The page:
Are there groups that oppose a ban on Dihydrogen Monoxide?
| In spite of overwhelming evidence, there is one group in California that opposes a ban on Dihydrogen Monoxide. The Friends of Hydrogen Hydroxide is a group that believes that the dangers of DHMO have been exaggerated. Members claim that Dihydrogen Monoxide, or the less emotionally charged and more chemically accurate term they advocate for it, "Hydrogen Hydroxide," is beneficial, environmentally safe, benign and naturally occurring. They argue that efforts to ban DHMO are misguided. |
Friends of Hydrogen Hydroxide is supported by the Scorched Earth Party, a radical and loosely-organized California-based group. Sources close to the Scorched Earth Party deny any outside funding from government, industry or pro-industry PACs.
Has the press ignored this web site and the Dihydrogen Monoxide problem?For the most part, the press has not reported on the dangers of Dihydrogen Monoxide as much as some would like. Although many private individuals have put up web sites in a major grassroots effort to spread the word, major publications have not.
Recently, attention has been paid to the subject thanks to an incident in Aliso Viejo, California. This so-called Aliso Viejo Incident was widely reported in the media, although the director of DHMO.org, Dr. Tom Way, was called a "prankster." Once the Associated Press started circulating the story, it became fact, and the valuable information being provided by the DHMO.org website was deemed to be "rubbish" rather than an honest and unbiased recounting of facts about a dangerous, life-endangering chemical compound.
Is it true that using DHMO improves athletic performance?Absolutely! With the numerous allegations of amateur and professional athletes using anabolic steroids and/or blood doping to enhance performance, virtually no attention has been paid to the performance enhancing properties of Dihydrogen Monoxide. It is perhaps the sporting world's dirtiest of dirty little secrets that athletes regularly ingest large quantities of DHMO in an effort to gain a competitive edge over an opponent.
One technique commonly used by endurance athletes in sports such as distance running and cycling is to take a large amount of DHMO immediately prior to a race. This is known within racing circles to dramatically improve performance.
Sports-medicine physicians warn that ingesting too much Dihydrogen Monoxide can lead to complications and unwanted side-effects, but do acknowledge the link to improved performance. DHMO is not currently considered a banned substance, so post-race urine tests do not detect elevated or abnormal levels of DHMO.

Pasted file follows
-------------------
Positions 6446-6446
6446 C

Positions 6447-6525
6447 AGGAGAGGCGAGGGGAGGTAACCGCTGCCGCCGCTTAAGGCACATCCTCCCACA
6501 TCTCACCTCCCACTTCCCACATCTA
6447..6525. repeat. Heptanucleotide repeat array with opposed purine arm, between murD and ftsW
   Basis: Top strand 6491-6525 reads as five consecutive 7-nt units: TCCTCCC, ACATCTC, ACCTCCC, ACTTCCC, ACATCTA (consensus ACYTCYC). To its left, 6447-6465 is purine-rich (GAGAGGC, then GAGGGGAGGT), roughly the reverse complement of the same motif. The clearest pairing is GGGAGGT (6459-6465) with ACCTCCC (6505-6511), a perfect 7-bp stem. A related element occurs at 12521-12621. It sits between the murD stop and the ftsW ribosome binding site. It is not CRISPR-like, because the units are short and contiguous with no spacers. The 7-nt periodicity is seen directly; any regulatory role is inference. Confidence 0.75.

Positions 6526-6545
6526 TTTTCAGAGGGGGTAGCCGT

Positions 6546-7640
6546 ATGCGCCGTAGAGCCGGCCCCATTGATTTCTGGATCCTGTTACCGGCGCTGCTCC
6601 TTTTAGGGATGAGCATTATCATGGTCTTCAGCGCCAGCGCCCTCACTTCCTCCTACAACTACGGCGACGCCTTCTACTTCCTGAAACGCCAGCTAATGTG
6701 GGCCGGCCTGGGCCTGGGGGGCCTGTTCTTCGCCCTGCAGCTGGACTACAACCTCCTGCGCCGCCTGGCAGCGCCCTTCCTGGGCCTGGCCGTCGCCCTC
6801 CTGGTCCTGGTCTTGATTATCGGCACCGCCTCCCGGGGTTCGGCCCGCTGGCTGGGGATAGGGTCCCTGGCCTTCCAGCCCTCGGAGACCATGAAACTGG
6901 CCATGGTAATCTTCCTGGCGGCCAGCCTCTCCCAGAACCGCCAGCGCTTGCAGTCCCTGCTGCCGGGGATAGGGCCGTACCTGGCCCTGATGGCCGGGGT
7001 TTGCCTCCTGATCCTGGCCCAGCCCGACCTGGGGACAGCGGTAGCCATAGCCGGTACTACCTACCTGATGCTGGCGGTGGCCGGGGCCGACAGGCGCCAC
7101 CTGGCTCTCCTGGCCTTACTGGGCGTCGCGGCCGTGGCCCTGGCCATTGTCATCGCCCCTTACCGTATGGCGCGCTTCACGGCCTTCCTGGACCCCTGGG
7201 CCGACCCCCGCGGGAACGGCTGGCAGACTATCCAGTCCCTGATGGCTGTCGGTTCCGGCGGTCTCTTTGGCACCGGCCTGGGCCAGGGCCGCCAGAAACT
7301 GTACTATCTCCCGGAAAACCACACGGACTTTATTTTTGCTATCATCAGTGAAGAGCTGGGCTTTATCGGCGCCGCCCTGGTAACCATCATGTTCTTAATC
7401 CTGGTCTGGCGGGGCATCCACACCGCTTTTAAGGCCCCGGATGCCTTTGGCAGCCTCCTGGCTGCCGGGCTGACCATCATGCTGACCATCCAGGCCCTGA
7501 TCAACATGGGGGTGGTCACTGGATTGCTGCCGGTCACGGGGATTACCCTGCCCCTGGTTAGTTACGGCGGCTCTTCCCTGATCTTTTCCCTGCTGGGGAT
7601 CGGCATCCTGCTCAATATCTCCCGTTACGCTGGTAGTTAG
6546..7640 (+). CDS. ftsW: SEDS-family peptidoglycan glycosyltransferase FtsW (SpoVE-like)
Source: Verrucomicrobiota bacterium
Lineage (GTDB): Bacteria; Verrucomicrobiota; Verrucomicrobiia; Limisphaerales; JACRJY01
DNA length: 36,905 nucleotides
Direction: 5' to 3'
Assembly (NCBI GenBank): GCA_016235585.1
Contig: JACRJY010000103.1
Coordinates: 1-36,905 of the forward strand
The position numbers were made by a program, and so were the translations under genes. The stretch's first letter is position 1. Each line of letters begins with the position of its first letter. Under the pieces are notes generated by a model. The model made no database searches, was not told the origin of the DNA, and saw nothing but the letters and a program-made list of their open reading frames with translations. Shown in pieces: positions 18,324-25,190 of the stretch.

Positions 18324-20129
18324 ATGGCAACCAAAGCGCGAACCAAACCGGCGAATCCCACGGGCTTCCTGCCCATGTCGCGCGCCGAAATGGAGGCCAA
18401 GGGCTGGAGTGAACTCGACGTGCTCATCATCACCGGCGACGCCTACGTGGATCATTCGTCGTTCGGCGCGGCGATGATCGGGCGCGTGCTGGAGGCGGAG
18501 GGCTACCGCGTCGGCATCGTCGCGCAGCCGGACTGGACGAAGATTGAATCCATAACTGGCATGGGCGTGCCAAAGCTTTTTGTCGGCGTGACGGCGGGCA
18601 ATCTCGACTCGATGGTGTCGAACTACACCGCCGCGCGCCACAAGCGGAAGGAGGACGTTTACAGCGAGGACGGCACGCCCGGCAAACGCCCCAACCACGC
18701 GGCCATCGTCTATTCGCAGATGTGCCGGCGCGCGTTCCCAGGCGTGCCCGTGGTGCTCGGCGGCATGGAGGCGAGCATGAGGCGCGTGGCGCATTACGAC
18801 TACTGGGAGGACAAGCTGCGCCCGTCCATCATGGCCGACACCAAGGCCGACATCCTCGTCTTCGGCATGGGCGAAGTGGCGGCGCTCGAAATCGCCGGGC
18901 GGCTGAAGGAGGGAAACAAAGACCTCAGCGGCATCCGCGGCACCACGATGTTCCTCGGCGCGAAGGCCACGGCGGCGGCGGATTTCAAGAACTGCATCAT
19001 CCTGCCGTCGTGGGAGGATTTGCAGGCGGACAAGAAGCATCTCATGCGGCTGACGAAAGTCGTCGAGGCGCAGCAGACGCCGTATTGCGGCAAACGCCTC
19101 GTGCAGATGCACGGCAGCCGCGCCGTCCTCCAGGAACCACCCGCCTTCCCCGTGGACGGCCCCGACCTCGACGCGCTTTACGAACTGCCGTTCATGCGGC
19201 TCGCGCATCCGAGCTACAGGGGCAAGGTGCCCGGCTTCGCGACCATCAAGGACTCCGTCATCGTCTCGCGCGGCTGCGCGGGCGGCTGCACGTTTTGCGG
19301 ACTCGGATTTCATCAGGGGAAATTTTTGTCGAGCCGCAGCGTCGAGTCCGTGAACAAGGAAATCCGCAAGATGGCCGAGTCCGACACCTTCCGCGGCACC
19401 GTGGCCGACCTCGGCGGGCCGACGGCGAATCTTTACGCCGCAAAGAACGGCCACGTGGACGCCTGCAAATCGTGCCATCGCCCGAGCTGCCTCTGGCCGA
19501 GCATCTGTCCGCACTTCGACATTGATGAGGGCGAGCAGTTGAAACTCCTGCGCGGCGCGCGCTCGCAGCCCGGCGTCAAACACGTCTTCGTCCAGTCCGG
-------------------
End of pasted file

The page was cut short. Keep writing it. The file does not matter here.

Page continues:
Can using Dihydrogen Monoxide improve my sex life?
|This is a popular myth, but one which is also actually supported by a number of scientific facts. Dihydrogen Monoxide plays an instrumental role in the centers of the brain associated with increased libido and orgasm. So, much as with endurance athletes, moderate intake of DHMO prior to engaging in sexual activity may enhance performance, although the same caveats apply.|
What are the symptoms of accidental Dihydrogen Monoxide overdose?You may not always recognize that you have been a victim of accidental DHMO overdose, so here are some signs and symptoms to look for. If you suspect Dihydrogen Monoxide overdose, or if you exhibit any of these symptoms, you should consult with your physician or medical practitioner. The data presented here is provided for informational purposes only, and should in no way be construed as medical advice of any sort.
Watch for these symptoms:
A recently noted medical phenomenon involves small amounts of DHMO leaking or oozing from the corners of the eyes as a direct result of causes such as foreign particulate irritation, allergic reactions including anaphylactic shock, and sometimes severe chemical depression.
What is a chemical analysis of Dihydrogen Monoxide
|Recently, German analytical chemist Christoph von Bueltzingsloewen at the Universitaet Regensburg identified what may be key reasons why the dangers of DHMO are ever present. According to von Bueltzingsloewen, the chemical separation of dihydrogenoxide from the hazardous oxygendihydride is extremely difficult. The two similar compounds curiously occur in nearly equimolar distribution wherever they are found. It is not clear how the two contribute directly to the dangers inherent in Dihydrogen Monoxide, although von Bueltzingsloewen believes that a synergetic mechanism, catalyzed by traces of hydrogenhydroxide, plays a major role.|
What can I do to minimize the risks?Fortunately, there is much you can do to minimize your dangers due to Dihydrogen Monoxide exposure. First, use common sense. Whenever you are dealing with any product or food that you feel may be contaminated with DHMO, evaluate the relative danger to you and your family, and act accordingly. Keep in mind that in many instances, low-levels of Dihydrogen Monoxide contamination are not dangerous, and in fact, are virtually unavoidable. Remember, the responsibility for your safety and the safety of your family lies with you.
Second, exercise caution when there is the potential for accidental inhalation or ingestion of DHMO. If you feel uncomfortable, remove yourself from a dangerous situation. Better safe than sorry.
Third, don't panic. Although the dangers of Dihydrogen Monoxide are very real, by exercising caution and common sense, you can rest assured knowing that you are doing everything possible to keep you and your family safe.
How can I find out more about Dihydrogen Monoxide?There are a number of sites on the world wide web that contain more information on DHMO and related topics. It should be noted that we do not endorse these sites, nor do we control their content or political bias.
Monoxide Coalition (Ames, Iowa)
to Ban Dihydrogen Monoxide (Headquarters)
to Ban Dihydrogen Monoxide (Netreach)
of Hydrogen Hydroxide (DHMO supporters)
Safety Data Sheet
Environmental & Safety Information
- SafetyBiz.com -
Safety Engineer Jay Preston, expert in safety services and accident
- Clean Air Engineering -
promoting environmental responsibility and economic prosperity